Apple Inc. (AAPL) - Get Apple Inc. (AAPL) Report shares slipped lower Monday amid a series of questions over the fairness of the algorithm linked to its Apple Titanium credit card and a potential investigation by financial services authorities in the state of New York.
Apple, which launched Titanium earlier this year with Goldman Sachs GS, has been accused of allowing the card's algorithm to set credit limits for some applicants based on gender following a torrent of comments on Twitter over the weekend that included the voice of co-founder Steve Wozniak. The allegations prompted a response from Linda Lacewell, the Superintendent of New York State Department of Financial Services, who noted the so-called 'black box' problem of opaque nature of credit scoring and the lack of consumer visibility in the process of correcting errors.
"New York law prohibits discrimination against protected classes of individuals, which means an algorithm, as with any other method of determining creditworthiness, cannot result in disparate treatment for individuals based on age, creed, race, color, sex, sexual orientation, national origin, or other protected characteristics," said Linda Lacewell, the Superintendent of New York State Department of Financial Services, in a Saturday blog post.
"Any algorithm that intentionally or not results in discriminatory treatment of women or any other protected class violates New York law," she added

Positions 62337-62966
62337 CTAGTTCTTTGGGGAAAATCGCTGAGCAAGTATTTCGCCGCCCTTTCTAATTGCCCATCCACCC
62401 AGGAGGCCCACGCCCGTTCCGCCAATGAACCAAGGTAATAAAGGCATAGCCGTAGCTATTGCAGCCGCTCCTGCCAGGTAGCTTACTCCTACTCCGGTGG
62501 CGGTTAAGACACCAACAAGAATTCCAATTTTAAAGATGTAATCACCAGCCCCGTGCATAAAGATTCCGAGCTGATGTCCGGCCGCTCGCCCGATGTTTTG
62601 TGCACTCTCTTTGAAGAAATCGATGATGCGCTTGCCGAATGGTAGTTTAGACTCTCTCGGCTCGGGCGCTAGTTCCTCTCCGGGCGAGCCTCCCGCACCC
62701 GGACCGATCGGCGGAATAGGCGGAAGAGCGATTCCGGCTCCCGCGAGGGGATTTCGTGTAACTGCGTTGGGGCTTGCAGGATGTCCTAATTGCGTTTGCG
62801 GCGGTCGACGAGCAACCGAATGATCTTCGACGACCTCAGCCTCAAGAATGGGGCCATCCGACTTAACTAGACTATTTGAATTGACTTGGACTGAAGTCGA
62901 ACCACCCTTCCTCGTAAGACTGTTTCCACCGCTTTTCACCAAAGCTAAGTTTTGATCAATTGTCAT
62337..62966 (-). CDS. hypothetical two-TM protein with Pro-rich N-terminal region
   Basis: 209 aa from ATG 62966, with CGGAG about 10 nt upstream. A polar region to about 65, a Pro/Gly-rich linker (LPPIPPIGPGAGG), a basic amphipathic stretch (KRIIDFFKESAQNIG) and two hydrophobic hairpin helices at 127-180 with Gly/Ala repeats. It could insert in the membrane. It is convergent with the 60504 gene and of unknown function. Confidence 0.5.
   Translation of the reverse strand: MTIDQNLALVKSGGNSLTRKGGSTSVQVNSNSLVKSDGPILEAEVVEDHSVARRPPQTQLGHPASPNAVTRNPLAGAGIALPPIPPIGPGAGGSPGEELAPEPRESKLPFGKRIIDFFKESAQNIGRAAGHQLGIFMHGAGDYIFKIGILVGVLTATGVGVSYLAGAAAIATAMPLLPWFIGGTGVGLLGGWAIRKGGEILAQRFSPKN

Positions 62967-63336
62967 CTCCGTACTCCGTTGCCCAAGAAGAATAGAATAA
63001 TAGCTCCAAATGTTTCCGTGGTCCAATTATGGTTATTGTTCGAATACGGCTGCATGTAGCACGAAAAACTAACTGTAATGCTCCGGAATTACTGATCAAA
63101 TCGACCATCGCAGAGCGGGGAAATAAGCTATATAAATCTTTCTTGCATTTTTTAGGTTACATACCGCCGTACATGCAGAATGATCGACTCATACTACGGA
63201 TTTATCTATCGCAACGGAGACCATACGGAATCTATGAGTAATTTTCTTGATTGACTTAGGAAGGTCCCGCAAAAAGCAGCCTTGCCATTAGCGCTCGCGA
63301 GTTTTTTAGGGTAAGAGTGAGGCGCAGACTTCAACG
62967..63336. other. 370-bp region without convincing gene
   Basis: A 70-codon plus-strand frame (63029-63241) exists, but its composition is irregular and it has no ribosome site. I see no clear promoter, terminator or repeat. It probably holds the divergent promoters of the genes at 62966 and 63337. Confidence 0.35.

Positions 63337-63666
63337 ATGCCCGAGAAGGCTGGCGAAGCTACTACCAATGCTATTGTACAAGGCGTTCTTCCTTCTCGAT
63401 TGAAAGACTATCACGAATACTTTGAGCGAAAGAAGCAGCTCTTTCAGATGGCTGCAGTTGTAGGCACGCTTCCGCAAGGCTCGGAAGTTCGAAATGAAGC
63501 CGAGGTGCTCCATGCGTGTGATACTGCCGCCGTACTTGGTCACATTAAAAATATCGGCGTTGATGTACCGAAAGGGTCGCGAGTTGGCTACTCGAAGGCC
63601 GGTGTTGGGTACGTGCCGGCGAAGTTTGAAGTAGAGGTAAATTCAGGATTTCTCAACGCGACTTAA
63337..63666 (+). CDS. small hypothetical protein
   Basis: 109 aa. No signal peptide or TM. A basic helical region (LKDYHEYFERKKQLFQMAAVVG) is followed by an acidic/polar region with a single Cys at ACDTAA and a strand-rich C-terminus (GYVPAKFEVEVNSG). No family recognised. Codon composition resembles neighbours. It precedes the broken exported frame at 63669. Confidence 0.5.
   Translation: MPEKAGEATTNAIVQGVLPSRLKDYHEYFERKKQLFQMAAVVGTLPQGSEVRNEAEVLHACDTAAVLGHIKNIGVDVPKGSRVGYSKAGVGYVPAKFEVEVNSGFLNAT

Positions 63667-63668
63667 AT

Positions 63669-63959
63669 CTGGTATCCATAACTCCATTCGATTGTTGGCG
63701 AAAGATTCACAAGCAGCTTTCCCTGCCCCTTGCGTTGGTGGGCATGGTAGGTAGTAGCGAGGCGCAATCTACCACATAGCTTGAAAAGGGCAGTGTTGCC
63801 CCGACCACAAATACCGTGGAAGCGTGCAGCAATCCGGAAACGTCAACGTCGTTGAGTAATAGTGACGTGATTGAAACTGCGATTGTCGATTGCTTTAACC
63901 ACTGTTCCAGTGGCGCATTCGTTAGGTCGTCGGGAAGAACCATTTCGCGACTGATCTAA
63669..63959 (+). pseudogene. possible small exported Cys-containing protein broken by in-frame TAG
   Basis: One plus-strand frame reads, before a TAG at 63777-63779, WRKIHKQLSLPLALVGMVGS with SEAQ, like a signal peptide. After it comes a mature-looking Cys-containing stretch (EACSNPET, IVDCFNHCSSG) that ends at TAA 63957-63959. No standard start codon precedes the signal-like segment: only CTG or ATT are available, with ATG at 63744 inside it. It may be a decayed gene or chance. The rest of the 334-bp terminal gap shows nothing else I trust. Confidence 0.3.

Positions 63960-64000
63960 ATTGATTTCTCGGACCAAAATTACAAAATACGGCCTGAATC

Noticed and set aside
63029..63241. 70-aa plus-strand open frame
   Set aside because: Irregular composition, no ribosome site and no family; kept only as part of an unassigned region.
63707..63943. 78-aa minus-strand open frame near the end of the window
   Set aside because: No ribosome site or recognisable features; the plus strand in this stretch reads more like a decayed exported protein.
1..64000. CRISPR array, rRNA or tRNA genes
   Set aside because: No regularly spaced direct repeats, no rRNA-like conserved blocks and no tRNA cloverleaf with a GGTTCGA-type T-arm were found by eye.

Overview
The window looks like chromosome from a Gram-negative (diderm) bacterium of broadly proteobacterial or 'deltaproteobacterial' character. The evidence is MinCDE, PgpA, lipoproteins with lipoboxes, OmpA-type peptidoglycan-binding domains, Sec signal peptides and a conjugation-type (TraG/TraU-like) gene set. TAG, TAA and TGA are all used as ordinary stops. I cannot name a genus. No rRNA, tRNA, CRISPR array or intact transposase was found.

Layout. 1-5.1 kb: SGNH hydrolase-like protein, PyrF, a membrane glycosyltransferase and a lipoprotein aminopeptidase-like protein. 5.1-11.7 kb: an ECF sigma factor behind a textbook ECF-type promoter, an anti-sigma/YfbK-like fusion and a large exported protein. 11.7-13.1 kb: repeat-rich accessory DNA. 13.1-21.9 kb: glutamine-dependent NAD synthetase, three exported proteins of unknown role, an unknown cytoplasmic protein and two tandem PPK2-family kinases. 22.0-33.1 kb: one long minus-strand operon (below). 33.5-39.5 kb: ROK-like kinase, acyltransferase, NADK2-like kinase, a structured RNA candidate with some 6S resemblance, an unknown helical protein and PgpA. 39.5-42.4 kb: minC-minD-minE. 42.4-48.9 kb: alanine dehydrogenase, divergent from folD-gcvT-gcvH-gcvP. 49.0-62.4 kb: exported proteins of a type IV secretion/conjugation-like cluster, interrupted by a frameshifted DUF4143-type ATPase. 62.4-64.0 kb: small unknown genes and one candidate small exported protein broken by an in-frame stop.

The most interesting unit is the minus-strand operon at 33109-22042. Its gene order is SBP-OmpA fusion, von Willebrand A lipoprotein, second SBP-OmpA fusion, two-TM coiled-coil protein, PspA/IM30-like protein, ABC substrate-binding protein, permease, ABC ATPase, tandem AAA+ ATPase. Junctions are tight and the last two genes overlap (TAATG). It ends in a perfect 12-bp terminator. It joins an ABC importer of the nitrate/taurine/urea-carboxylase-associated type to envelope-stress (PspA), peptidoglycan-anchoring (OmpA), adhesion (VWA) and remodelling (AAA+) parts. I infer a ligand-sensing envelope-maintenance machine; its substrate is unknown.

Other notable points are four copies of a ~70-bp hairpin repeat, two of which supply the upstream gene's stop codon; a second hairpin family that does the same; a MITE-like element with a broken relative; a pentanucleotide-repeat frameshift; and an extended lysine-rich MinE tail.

Apple shares were marked 0.4% lower Monday at $258.93 each, but are still riding a year-to-date gain of more than 64% following stronger-than-expected second quarter earnings and the successful autumn launch of the iPhone 11.
Goldman Sachs shares, meanwhile, slipped 0.9% to $220.84 each, trimming their 2019 gain to around 33%.
The Apple Card controversy began late Thursday after a series of Tweets from David Heinemeier Hansson, the entrepreneur behind the Ruby on Rails web application framework, who claimed he was given a credit limit that was ten times that of his wife's, despite the pair filing joint tax returns.
His complaint was followed by a supporting Tweet from Apple co-founder Wozniak, who blamed both the bank and Apple for the alleged unfairness.
Goldman Sachs spokesperson Andrew Williams said in a late Sunday statement that the bank evaluates credit worthiness independently, based on factors such as "personal credit scores, how much debt you have, and how that debt has been managed."
"Based on these factors, it is possible for two family members to receive significantly different credit decisions," he said, before adding: "In all cases, we have and will not make decisions based on factors like gender."